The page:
Saturday, 29 September 2007

Sobering but stimulating

JOHN GRAY: Black Mass. Apocalyptic Religion and the Death of Utopia

[Allen Lane, 2007]


If you think, as I do, that this first decade of the 21st century is one of unparalleled moral, mental, and political lunacy, do read this book. John Gray surveys the historic roots of our current follies with magisterial sweep.


The prime culprit, he avers, is apocalyptic thinking, both religious and secular, whose myriad offshoots have dominated most of the West’s concepts and actions for the past four centuries. He traces these complex threads and their mutations with minute yet elegant precision: the chiliastic strain in the Puritan faith of the Pilgrim Fathers which still animates today’s US neoCons; the bastard offspring of 18th century Enlightenment belief in ultimate human perfection which misled Hegel and Marx, and ultimately surfaced as totalitarian Leninism in Russia and Nazism in Germany.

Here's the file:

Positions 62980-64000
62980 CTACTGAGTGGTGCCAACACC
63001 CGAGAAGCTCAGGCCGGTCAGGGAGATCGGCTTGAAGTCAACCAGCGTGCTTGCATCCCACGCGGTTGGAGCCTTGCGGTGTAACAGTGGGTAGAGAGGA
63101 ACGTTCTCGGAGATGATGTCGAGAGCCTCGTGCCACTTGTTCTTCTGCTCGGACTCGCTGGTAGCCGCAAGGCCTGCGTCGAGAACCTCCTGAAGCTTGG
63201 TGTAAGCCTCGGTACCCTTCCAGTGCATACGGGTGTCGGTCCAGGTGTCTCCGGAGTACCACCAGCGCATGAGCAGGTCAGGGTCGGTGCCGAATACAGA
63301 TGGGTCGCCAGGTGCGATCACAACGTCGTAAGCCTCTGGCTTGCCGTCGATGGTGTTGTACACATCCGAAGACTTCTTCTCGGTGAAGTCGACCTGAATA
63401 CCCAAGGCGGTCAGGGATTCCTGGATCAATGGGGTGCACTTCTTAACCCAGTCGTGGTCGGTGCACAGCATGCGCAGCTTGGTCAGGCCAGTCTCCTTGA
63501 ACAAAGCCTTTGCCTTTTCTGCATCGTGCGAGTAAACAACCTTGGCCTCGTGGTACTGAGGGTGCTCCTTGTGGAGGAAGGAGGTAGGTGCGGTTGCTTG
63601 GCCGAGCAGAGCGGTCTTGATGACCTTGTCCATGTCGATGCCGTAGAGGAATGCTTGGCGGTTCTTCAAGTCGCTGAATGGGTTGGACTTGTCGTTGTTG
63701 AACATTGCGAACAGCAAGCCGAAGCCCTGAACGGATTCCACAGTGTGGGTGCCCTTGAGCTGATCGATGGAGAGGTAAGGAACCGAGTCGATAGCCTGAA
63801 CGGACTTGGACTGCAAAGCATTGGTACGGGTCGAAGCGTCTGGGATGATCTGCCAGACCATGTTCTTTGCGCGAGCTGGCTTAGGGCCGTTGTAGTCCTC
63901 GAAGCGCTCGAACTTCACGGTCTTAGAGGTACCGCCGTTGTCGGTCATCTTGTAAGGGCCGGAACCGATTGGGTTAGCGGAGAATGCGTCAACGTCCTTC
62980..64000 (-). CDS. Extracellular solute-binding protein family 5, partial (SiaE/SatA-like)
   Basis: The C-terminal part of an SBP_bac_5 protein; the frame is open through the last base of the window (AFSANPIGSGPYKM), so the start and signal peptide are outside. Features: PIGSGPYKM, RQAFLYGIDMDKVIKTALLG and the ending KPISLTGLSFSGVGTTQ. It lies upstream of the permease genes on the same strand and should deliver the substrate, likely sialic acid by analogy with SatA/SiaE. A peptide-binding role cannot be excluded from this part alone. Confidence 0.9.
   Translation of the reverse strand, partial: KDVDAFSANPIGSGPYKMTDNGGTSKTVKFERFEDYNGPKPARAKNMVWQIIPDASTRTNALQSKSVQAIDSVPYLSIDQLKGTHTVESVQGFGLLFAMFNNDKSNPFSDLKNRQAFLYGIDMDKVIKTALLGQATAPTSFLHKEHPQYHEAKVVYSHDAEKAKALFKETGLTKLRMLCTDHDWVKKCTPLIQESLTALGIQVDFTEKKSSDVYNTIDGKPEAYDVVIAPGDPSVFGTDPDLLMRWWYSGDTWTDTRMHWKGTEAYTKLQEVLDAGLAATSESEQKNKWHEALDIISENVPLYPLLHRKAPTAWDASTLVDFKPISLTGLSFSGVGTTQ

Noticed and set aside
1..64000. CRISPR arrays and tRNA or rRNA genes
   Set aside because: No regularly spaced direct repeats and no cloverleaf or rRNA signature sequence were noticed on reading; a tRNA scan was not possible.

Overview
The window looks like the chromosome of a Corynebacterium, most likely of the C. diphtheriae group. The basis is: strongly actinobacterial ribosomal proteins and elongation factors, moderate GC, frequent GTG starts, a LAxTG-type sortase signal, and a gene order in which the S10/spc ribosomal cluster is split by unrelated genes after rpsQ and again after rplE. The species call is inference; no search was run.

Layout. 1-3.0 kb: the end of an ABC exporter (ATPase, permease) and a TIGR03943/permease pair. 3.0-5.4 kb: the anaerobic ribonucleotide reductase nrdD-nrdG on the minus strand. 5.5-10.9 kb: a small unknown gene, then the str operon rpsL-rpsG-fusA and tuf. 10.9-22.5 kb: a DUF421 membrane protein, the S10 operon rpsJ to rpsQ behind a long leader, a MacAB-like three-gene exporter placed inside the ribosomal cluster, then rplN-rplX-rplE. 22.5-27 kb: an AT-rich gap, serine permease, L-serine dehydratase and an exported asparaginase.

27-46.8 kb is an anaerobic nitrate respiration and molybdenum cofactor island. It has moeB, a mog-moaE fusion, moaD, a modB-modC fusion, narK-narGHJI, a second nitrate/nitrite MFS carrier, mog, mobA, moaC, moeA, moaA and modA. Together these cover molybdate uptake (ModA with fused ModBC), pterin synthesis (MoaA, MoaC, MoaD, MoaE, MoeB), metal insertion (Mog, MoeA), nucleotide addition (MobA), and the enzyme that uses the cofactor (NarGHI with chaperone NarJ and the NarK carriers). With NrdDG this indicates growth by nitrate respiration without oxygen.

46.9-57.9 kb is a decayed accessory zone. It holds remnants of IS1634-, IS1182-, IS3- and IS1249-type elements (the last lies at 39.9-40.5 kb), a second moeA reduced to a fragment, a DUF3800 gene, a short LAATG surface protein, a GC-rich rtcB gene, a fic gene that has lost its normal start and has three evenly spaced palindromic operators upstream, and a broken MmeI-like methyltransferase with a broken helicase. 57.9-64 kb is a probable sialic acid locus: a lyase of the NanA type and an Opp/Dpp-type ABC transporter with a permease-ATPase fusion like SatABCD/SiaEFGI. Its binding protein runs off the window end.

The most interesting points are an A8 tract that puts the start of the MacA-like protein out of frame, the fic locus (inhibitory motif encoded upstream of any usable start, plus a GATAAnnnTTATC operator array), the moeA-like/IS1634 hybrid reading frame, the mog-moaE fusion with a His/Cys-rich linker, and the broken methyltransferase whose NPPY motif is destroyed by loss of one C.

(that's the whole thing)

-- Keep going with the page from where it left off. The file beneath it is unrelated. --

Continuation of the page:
The myth that perfect individuals and societies can be created through political action and social engineering leads inevitably, says Gray, to the doctrine that the end justifies the means; and so all kinds of injustices, and even atrocities such as torture, can be justified by those who believe they are acting in good faith. Whilst deprecating the destructive delusions of ‘God-driven’ politicians like Bush and Blair, whose self-assumed hotlines to God impel them to brush aside uncomfortable or inconvenient facts, Gray nevertheless thinks that the desire of secularists to privatise religion and decouple it from politics is unrealistic. For the religious impulse is endemic in humankind, and has existed since the dawn of history. “Suppressing religion does not mean it ceases to control thinking and behaviour. Like repressed sexual desire, faith returns, often in grotesque forms, to govern the lives of those who deny it.”